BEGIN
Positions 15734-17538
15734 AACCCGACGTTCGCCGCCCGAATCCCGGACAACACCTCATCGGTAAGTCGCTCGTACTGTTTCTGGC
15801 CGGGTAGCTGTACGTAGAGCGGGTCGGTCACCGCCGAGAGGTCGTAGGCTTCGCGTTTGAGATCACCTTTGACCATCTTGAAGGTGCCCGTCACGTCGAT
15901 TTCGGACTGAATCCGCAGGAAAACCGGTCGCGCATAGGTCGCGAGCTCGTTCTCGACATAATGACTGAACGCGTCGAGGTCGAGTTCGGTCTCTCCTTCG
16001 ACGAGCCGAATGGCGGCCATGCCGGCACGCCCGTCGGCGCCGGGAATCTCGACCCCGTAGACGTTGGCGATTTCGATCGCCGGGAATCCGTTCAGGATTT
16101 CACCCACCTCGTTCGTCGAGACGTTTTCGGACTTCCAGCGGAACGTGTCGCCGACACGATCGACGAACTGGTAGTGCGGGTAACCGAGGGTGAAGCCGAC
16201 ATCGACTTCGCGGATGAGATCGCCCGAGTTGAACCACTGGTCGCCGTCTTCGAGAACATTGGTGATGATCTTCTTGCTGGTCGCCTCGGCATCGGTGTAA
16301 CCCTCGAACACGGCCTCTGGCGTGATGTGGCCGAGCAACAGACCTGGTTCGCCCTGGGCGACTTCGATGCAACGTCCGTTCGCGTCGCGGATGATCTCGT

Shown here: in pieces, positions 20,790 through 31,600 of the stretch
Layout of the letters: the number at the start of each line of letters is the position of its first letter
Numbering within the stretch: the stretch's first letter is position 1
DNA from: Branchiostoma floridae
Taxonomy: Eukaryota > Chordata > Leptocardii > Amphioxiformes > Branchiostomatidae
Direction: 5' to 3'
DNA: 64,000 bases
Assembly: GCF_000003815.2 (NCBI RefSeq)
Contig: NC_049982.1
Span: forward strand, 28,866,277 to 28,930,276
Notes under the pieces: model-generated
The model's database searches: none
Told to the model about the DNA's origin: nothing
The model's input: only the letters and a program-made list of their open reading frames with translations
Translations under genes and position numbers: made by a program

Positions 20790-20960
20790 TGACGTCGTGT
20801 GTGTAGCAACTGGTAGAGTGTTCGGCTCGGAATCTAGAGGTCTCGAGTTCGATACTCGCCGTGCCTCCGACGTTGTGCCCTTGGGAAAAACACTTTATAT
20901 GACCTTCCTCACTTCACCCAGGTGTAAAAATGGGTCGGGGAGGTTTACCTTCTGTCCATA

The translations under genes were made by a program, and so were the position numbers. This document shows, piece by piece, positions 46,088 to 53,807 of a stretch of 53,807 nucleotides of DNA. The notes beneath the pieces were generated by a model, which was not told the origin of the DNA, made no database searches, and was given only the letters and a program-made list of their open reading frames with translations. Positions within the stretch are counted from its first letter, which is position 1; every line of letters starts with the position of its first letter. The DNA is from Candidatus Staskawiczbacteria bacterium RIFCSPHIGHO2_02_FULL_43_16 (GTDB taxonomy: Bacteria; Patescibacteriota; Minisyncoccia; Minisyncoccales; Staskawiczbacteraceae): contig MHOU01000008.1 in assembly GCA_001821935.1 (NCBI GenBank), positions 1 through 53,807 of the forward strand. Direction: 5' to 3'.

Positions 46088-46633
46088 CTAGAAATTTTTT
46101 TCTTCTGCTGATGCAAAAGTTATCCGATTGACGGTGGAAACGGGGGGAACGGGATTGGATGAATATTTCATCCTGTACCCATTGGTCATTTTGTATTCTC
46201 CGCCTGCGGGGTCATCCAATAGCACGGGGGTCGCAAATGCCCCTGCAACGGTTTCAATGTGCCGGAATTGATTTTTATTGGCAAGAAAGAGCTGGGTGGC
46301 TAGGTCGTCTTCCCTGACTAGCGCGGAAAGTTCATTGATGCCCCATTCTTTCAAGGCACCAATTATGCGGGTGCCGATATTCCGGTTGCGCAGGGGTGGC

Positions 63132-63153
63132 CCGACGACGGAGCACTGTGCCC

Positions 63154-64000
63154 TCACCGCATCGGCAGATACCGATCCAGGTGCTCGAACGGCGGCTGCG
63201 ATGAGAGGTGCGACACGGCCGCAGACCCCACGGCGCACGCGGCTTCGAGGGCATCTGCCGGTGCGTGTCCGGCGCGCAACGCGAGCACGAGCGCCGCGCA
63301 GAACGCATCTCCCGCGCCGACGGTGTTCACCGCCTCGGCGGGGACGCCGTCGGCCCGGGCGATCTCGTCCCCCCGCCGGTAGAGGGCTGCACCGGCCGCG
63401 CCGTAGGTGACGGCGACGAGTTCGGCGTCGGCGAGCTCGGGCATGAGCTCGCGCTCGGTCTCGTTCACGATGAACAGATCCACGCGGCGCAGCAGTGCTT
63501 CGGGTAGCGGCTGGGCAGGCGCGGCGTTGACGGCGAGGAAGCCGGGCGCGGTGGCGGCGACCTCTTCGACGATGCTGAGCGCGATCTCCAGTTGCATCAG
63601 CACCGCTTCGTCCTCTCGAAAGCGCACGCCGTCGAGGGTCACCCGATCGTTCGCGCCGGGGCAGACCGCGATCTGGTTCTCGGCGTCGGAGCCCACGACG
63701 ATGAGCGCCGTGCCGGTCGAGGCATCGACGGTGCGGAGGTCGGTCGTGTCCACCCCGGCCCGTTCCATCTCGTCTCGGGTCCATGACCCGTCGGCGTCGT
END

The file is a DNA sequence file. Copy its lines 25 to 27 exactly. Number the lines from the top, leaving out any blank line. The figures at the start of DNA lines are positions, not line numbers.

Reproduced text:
20790 TGACGTCGTGT
20801 GTGTAGCAACTGGTAGAGTGTTCGGCTCGGAATCTAGAGGTCTCGAGTTCGATACTCGCCGTGCCTCCGACGTTGTGCCCTTGGGAAAAACACTTTATAT
20901 GACCTTCCTCACTTCACCCAGGTGTAAAAATGGGTCGGGGAGGTTTACCTTCTGTCCATA